Conectiva Linux 6 is among the most complete and innovative Linux distributions currently available. Past releases of Conectiva Linux have propelled Conectiva to the forefront of Linux use in South America and Latin America. VMware, a x86 hardware emulation system (virtual machine), permits the end-user to run most modern operating systems in a window on a Linux or Windows host. The stock VMware instructions do not provide the detail needed to install Conectiva Linux 6 under VMware; this document provides a step-by-step overview of the install process.
Conectiva Linux 6 is the latest Linux distribution release from Conectiva, a leader in free software operating system development throughout South America and Latin America. This release is provided in Portuguese, Spanish and English; it includes a friendly installer and provides an excellent “out-of-box” experience.
Conectiva Linux 6 includes a number of innovative features, including support for the powerful APT package management system with integrated RPM package format support. Never has keeping your Conectiva Linux system updated ever been easier.
This release is based on GNU glibc 2.1.3, Linux kernel 2.2 series, XFree86 4.0.1 and includes over 1000 packages. The full Conectiva Linux 6 distribution boxed set includes four CDs (two of binary packages and two of source packages). Both KDE2 and GNOME desktops are included in this release.
Conectiva Linux 6 may be downloaded from a number of sites on the Internet, or you may purchase a Conectiva Linux 6 boxed set. Commercial support and training for Conectiva Linux are also available. The Conectiva web site (which includes details regarding the Conectiva Linux distribution) may be found at: http://www.conectiva.com.br
VMware provides a mechanism to run most modern operating systems (for the Intel x86 architecture) in a window on your Linux or Windows desktop. Using this “virtual computer” technology, one can easily test out a particular operating system distribution, try out a new version of an operating system distribution before upgrading, or test the software currently in development on various different operating system distributions.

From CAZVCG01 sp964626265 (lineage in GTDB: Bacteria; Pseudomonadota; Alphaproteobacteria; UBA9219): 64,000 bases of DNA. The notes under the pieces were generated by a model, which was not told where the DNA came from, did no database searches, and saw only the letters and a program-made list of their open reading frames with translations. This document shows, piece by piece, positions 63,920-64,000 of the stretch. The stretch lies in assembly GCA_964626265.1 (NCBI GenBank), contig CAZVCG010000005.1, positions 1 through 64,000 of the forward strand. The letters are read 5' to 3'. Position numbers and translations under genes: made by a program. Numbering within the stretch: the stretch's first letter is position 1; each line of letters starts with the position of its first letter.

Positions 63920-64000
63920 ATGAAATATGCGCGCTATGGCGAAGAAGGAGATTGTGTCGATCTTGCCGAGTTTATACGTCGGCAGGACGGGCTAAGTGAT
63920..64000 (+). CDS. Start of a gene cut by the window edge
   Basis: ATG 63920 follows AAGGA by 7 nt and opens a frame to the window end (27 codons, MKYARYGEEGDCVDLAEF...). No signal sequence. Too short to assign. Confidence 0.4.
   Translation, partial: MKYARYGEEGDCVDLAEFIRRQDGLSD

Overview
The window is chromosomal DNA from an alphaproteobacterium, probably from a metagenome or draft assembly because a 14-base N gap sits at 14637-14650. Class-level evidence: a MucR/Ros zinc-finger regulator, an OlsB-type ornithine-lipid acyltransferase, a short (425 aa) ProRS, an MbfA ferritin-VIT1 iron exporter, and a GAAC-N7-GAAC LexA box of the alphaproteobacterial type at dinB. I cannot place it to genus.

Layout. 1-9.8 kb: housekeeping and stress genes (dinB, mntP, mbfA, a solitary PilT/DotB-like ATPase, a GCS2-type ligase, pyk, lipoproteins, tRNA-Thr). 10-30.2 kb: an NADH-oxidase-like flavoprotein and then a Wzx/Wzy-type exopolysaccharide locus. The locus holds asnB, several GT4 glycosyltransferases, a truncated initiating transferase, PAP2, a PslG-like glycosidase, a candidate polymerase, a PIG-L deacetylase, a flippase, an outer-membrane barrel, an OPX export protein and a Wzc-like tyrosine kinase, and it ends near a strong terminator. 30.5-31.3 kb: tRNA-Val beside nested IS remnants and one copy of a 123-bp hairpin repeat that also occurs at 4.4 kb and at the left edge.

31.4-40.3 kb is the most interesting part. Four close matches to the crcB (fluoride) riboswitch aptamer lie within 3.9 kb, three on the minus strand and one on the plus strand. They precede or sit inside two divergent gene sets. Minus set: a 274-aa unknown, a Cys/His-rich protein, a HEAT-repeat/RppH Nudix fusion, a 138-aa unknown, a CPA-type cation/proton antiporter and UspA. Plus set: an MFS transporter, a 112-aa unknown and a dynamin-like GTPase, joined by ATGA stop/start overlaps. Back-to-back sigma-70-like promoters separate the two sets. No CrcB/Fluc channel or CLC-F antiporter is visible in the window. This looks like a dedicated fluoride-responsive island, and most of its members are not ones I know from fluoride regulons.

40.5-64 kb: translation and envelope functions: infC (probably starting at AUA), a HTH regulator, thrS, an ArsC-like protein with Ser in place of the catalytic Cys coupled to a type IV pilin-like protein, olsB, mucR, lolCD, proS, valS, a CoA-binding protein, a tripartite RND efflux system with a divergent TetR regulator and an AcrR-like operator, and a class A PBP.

The virtual computer provided by a VMware session is user-configurable. Within each virtual computer, VMware may support a number of networking configurations (and emulates an Ethernet card compatible with most operating systems), IDE and SCSI disks, CD-ROM drives and floppy drives, VGA graphics and SoundBlaster-compatible sound. The “disk” support stores a disk image on your hard drive as a file, permitting you to try various operating systems without repartitioning your system. This nearly-complete solution provides the hardware emulation you need to run nearly any operating system in a stable manner.
VMware is a commercial product, licensed per host machine. Information regarding VMware may be found at: http://www.vmware.com
This document has been written by Jacob Moorman of the Marble Horse Free Software Group. The Marble Horse Free Software Group is a distribution-independent development group devoted to the creation of new free software, enhancement of existing free software solutions, free software-related advocacy, and production of free software-related documentation. He may be reached at
Conectiva Linux 6 is free software/open source software. VMware is neither free software, nor open source software; this documentation has been written to provide benefit to free software users. It should be recognized that free alternatives to VMware may be available in the future; the Plex86 project is a promising effort which may eventually provide a suitable, free alternative to VMware. Your support of the Plex86 project is encouraged.
Copyright (c) 2000, 2001 Jacob Moorman
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10 January, 2001: Added information about the MI 2.1.0u1 updates diskette. Minor cleanup and proofing changes.
30 November, 2000: Initial public release.
The instructional portion of this document was generated using Conectiva Linux 6.0 with the MI 2.1.0u1 update diskette, on VMware 2.0.3 build-799. Red Hat Linux 6.2 (with all updates at time of writing) was used as the host platform.
This document was generated using LyX, a document authoring system.